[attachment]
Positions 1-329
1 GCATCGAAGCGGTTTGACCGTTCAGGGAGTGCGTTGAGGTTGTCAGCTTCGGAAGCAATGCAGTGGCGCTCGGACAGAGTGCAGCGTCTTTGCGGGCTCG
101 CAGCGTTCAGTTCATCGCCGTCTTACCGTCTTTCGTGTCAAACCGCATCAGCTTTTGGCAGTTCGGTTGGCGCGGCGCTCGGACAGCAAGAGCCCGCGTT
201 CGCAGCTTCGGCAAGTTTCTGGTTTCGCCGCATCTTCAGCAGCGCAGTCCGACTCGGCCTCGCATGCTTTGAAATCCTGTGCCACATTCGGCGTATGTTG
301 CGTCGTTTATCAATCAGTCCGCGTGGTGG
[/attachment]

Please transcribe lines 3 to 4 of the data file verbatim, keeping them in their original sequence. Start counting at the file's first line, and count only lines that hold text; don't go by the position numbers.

101 CAGCGTTCAGTTCATCGCCGTCTTACCGTCTTTCGTGTCAAACCGCATCAGCTTTTGGCAGTTCGGTTGGCGCGGCGCTCGGACAGCAAGAGCCCGCGTT
201 CGCAGCTTCGGCAAGTTTCTGGTTTCGCCGCATCTTCAGCAGCGCAGTCCGACTCGGCCTCGCATGCTTTGAAATCCTGTGCCACATTCGGCGTATGTTG